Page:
Presentation on theme: "DESCRIPTION By: Dr. Ali A. Ashkiani. WHAT IS DESCRIPTION? All of us respond in a strong way to sensory stimulation.The sweet perfume of a candy shop takes."— Presentation transcript:
WHAT IS DESCRIPTION? All of us respond in a strong way to sensory stimulation.The sweet perfume of a candy shop takes us back to childhood. With out any sensory stimulation, we sink in to a less-than-human state.
Examples: A. Neglected babies, left alone with no human touch, no colors, no lullabies, become withdrawn and unresponsive. B. Prisoners dread solitary confinement, knowing that the sensory deprivation can be unbearable, even to the point of madness.
Because sensory impressions are so potent, descriptive writing has a unique power and appeal. Description can be defined as the expression, in vivid language, of what the five senses experience. A richly rendered description freezes a subject in time, evoking sights, smells, sounds, textures, and taste in such a way that readers become one with the writers world.
Descriptions can be a supportive technique that develops part of an essay, or it can be the dominant technique used throughout an essay. In a casual analysis showing the consequences of pet overpopulation, you might describe the desperate appearance of a pack of starving stray dogs. In an argumentation-persuasion essay urging more rigorous handgun control, you might start with a description of a violent family confrontation that ended in murder.
In a process analysis explaining the pleasure of making ice cream at home, you might describe the beauty of an old fashioned, hand-cranked ice cream maker. In a narrative essay recounting a day in the life of a street musician, you might describe the musicians energy and the joyous appreciation of passersby
Description can be divided into two types: objective and subjective, In an objective description, you describe the subject in a straightforward and literal way, without revealing your attitude or feelings. Reporters, as well as technical and scientific writers, specialize in objective description.
In contrast, when writing a subjective description, you convey a highly personal view of your subject and seek to elicit a strong emotional response from your readers. The tone of a subjective description is determined by your purpose, your attitude toward the subject, and the reader response you wish to evoke.
The language of a descriptive piece also depends, to a great extent, on whether your purpose is primarily objective or subjective. If the description is objective, the language is straightforward, precise, and factual. Such denotative language consists of neutral dictionary meanings.
Subjective and objective description often overlap. Sometimes a single sentence contains both objective and subjective elements: Although his hands were large and misshapen by arthritis, they were gentle to the touch, inspiring confidence and trust.
1. Focus a descriptive essay around a dominant impression. Like other kinds of writing, a descriptive essay must have a thesis, or main point. 2. Select the details to include. Example: A large-boned woman, Ms. Hazzard wore her bright red hair piled on top of her head,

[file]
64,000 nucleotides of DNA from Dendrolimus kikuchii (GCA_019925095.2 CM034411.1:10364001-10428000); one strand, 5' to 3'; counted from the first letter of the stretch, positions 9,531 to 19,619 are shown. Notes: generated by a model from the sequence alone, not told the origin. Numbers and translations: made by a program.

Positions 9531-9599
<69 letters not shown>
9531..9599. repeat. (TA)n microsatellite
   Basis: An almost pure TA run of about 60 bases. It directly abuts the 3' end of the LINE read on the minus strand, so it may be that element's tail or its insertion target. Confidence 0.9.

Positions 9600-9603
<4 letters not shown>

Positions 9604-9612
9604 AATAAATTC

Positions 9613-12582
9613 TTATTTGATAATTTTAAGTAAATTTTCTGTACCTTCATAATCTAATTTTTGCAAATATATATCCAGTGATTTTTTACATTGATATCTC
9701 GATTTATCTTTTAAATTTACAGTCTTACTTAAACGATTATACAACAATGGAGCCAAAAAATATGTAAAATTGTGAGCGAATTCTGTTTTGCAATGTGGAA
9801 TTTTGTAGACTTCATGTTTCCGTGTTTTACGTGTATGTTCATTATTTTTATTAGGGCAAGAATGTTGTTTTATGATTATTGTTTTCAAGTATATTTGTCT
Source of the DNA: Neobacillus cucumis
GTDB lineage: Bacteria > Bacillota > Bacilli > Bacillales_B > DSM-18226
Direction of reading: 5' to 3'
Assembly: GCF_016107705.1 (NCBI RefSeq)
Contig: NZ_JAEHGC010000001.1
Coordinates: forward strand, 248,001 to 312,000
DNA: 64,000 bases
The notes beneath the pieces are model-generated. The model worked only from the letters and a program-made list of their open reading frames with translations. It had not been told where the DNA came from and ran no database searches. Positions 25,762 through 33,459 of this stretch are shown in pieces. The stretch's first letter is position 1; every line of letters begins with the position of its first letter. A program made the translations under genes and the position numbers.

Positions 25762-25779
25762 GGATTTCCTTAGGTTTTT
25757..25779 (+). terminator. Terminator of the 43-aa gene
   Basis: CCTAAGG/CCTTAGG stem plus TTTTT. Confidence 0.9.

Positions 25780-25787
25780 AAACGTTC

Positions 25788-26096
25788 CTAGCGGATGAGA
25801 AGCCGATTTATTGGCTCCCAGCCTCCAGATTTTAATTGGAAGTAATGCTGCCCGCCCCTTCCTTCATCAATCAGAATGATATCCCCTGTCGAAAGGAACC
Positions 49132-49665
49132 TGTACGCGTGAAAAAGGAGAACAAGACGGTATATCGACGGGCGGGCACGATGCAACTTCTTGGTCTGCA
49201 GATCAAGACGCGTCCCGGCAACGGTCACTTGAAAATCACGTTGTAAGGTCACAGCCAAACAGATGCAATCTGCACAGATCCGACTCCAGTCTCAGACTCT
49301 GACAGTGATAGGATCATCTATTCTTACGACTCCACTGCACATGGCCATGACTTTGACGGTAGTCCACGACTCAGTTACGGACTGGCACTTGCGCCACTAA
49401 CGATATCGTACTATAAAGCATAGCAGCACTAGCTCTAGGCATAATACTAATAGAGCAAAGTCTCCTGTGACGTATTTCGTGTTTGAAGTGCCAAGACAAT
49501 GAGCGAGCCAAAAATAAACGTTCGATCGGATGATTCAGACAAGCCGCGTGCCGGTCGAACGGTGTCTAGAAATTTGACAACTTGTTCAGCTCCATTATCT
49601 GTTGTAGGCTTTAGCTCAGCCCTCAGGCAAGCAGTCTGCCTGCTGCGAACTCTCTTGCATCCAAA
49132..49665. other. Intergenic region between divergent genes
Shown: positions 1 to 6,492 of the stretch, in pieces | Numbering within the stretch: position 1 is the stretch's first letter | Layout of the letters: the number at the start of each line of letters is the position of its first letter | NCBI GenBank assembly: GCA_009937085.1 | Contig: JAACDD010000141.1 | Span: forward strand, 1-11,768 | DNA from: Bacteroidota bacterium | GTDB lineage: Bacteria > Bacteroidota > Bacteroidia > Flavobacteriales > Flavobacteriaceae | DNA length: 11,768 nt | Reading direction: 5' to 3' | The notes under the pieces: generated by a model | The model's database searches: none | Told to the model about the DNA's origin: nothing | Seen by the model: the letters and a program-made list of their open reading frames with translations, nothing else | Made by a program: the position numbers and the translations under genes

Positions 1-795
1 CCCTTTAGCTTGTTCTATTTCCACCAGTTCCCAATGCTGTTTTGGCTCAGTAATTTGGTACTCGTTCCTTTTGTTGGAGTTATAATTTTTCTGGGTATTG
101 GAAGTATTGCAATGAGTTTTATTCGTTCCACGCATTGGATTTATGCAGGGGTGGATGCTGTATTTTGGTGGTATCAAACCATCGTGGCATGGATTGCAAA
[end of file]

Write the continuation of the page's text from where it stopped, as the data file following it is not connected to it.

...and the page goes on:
You must also be selective in the number of details. Example: The brown desk. Made of a grained plastic laminate, is directly under a small window covered by a torn yellow-and- gold plaid curtain.
3. Organize the descriptive details. ( Select the organizational pattern.) The paragraphs in a descriptive essay are usually sequenced, spatially or chronologically, they can also be ordered emphatically or by sensory impression.
You might, for instance, use a spatial pattern to organize a description of a large city as you viewed it from the air, a taxi, and a subway car. A description of your first day on a new job might move chronologically, In a paper describing a bout with the flu, you might arrange details emphatically.
An essay about a neighbor-hood garbage dump, euphemistically called an sensory impressions: the sights of the dump, its smells, its sounds. Regardless of the organizational pattern you use, provide enough signal devices. Finally, although descriptive essays dont always have conventional topic sentences, each descriptive paragraph should have a clear focus
4. Use vivid sensory language and varied sentences structure. Vague The food was unappetizing. The toothpaste was refreshing. Filled with passengers and baggage, the car moved slowly down the road. Vivid The stew congealed into an oval pool of milky-brown fat. the toothpaste, tasting minty sweet, felt good against slippery teeth, free finally from braces. Burdened with its load of clamoring children and well- worn suitcases.
Moving as jerkily as a marionette on strings. Example: The old man picked himself up off the sidewalk and staggered down the street. (simile) Stalking their prey, the hall monitors remained hidden in the corridors, motionless and ready to spring on any unsuspecting student who dared to sneak into class late. (metaphor)
The scoop of vanilla ice cream, plain and unadorned, cried out for hot fudge sauce and a sprinkling of sliced pecans. (personification) finally, when writing descriptive passages, you need to vary sentence structure.
Nadell, Judith / Langan, John / McMeniman, Linda, et al. The Macmillan Reader. 4 th ed. New Jersey: NADELL LANGAN McMENIMAN, 1996